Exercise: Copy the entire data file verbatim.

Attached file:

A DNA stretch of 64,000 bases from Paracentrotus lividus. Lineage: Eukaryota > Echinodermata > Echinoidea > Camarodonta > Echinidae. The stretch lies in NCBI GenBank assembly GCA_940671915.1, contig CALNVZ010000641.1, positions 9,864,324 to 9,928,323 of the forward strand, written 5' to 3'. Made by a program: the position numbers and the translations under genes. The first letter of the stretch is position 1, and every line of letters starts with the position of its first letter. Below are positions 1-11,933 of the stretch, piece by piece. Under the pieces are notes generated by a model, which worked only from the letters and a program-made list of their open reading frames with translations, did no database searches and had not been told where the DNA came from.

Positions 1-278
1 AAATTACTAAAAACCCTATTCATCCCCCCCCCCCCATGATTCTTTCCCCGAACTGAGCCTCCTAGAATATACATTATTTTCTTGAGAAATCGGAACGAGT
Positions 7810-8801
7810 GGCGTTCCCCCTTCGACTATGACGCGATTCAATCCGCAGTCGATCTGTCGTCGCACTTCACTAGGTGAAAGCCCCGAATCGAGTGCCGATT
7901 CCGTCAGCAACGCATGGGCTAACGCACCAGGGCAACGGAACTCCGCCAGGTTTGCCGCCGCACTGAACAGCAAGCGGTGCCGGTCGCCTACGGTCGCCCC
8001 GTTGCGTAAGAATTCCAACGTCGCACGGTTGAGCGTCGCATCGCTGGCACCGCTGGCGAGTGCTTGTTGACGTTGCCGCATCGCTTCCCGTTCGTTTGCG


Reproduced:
A DNA stretch of 64,000 bases from Paracentrotus lividus. Lineage: Eukaryota > Echinodermata > Echinoidea > Camarodonta > Echinidae. The stretch lies in NCBI GenBank assembly GCA_940671915.1, contig CALNVZ010000641.1, positions 9,864,324 to 9,928,323 of the forward strand, written 5' to 3'. Made by a program: the position numbers and the translations under genes. The first letter of the stretch is position 1, and every line of letters starts with the position of its first letter. Below are positions 1-11,933 of the stretch, piece by piece. Under the pieces are notes generated by a model, which worked only from the letters and a program-made list of their open reading frames with translations, did no database searches and had not been told where the DNA came from.

Positions 1-278
1 AAATTACTAAAAACCCTATTCATCCCCCCCCCCCCATGATTCTTTCCCCGAACTGAGCCTCCTAGAATATACATTATTTTCTTGAGAAATCGGAACGAGT
Positions 7810-8801
7810 GGCGTTCCCCCTTCGACTATGACGCGATTCAATCCGCAGTCGATCTGTCGTCGCACTTCACTAGGTGAAAGCCCCGAATCGAGTGCCGATT
7901 CCGTCAGCAACGCATGGGCTAACGCACCAGGGCAACGGAACTCCGCCAGGTTTGCCGCCGCACTGAACAGCAAGCGGTGCCGGTCGCCTACGGTCGCCCC
8001 GTTGCGTAAGAATTCCAACGTCGCACGGTTGAGCGTCGCATCGCTGGCACCGCTGGCGAGTGCTTGTTGACGTTGCCGCATCGCTTCCCGTTCGTTTGCG